“What time does your flight land?”
My husband asks me this every time I go to Nicaragua (OK, it’s only been twice, but still.) He asks because the State Department brief on Nicaragua mentions armed robberies along the highways at night, and he is worried that this will happen to me. And I appreciate his concern, I do, but I sometimes wonder what the State Department would say if it were telling travelers what to do when travelling out of LAX, an airport I lived by for 5 years, or what he would have said had he known I was hopping into a taxi by myself at 1 am in Nairobi, something he didn’t think twice about when I mentioned it after the fact but everyone who has actually BEEN to Nairobi thought was a particularly
gutsy stupid thing to do.
The point is, you take calculated risks all the time in life, and do the best you can to protect yourself, because at the end of the day the coolest things in life require that tiny element of risk. Why did the chicken cross the road and all of that. Despite wanting to be able to talk about my mad danger cred, I have to be honest: not all countries in Central and South America can say the same, but Nicaragua was not a worrisome destination for me. At all.
For those who don’t recall why I am talking about Nicaragua, I was there a few weeks ago as part of the Inaugural Technical Animal Rescue course with World Vets. I didn’t talk about it too much beforehand for the simple fact that I really didn’t know what we were going to be doing, other than ‘learning technical animal rescue’ and that I would need a life preserver, but the element of surprise is what makes these adventures so great. And because I ended the course with a test, you get one too. That’s how we roll here. That’s how you LEARN, people.
True or false: Most travelers to Nicaragua end up robbed, jailed, or otherwise victimized.
The area of Nicaragua we were in (Granada) feels very safe. Violent crime is certainly more rare than it is here in San Diego, and the only assault I had was on my dignity during that awkward massage (but I digress). All that stuff you hear about the terrible Nicaraguan jails on Locked Up Abroad? Told by people who were smuggling drugs. Don’t do that. This place is crawling with tourists, who come with money to spend, and the community doesn’t want to jeopardize that by showing people a bad time.
True or false: Granada is ugly.
Granada is gorgeous. It is one of the oldest cities in the Americas, founded in 1542. That means there are lots of old, old churches;
Strange incongruous city blocks whose architecture depends on what century it was built in and which pirate burned it down;
And walls stretching to the horizon, punctuated by doors that lead into the unknown; could be a pharmacy. Could be a pile of rubble. Or it could be a beautifully manicured courtyard, such as that at Casa la Merced, where we were fortunate enough to stay.
True or false: World Vets hired some random bozo to teach the course as a front because we all just wanted to go to Granada.
On the first day of the course, we met our instructor, Kim Little from Rescue 3. The first thing we learned about him is that he has been teaching rescue courses professionally for three decades.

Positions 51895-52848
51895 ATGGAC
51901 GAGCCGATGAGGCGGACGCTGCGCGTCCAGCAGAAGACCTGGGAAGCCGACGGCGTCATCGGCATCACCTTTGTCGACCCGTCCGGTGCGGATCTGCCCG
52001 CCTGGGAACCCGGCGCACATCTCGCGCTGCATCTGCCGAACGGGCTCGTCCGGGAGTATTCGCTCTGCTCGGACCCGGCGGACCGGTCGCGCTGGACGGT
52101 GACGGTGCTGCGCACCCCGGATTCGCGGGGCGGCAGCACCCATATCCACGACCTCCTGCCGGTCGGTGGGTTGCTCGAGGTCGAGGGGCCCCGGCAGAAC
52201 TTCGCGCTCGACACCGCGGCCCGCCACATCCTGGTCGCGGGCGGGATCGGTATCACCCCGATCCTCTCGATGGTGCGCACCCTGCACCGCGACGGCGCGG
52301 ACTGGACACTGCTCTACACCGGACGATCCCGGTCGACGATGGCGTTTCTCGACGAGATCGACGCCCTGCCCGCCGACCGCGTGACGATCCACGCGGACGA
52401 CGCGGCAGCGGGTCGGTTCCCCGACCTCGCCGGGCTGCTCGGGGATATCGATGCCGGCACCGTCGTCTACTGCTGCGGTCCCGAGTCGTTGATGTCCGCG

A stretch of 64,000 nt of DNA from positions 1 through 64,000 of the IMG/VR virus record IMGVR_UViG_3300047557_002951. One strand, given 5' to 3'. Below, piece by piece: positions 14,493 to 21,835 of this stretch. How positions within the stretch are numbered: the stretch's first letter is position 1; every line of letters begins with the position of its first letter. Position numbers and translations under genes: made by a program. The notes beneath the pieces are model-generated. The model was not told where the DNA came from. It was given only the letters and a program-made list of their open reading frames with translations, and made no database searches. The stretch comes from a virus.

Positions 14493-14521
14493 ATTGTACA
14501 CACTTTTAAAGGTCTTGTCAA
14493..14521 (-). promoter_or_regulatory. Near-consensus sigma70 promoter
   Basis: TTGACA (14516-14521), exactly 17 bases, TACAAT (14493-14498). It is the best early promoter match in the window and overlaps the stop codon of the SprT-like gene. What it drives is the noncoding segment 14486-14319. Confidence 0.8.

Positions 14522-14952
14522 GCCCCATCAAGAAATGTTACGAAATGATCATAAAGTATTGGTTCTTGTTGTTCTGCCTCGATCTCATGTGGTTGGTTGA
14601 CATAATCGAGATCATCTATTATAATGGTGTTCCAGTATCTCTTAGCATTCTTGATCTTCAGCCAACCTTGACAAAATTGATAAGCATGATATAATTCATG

The second thing I learned is that he is teaching us the same material taught to the HSUS Disaster Response team and all the other big players you see on the news when disasters happen domestically. So we learned the real deal, FEMA certified, official course. By the way, if you ever invite Kim over for dinner, which you should, ask him to tell you stories from his rescue work during Hurricane Katrina. There’s a story with a tiger, and another story involving a massive pig, a crate, and a film crew.
And the third thing I learned was:
This is important, as I will get to when I talk about how during lake practice I accidentally demonstrated how one might accidentally kill both oneself and one’s victim during a water rescue, if one forgets this cardinal law.
True or false: Technical Animal Rescue involves the most complicated and expensive elaborate machinery that exists.
After our first day doing classwork, reviewing the hydrodynamics of swift water rescue and me getting to gleefully nerd out on vectors and flow diagrams, we sat down with the meat and potatoes of any rescue team: bags of ropes and carabiners.
We spent more time doing knots than anything else in this course. Knots, and knots, and more knots. Knots that swivel and knots that pull and knots with two loops and knots that lay flat.
Those who have done climbing fared better than the others, but we all got it eventually. Dr. Augusto Barragan from Panama, seen here with Dr. Lester Tapia from Granada, was particularly adept. He spent a lot of time sitting opposite me trying to explain in his non-native language what I was doing wrong.
Answer: taking too many pictures.
Kim had but three precious days to whip this motley bunch of veterinary do-gooders into cool, calm rescue pros who could grab a duffle bag of ropes and clips, look over the edge of a ravine at a dog and human in distress, and figure out how to magically transform those tools into a successful rescue. After that first day of tumbled knots, things were looking grim, but we persevered.
But did we learn enough? Stay tuned.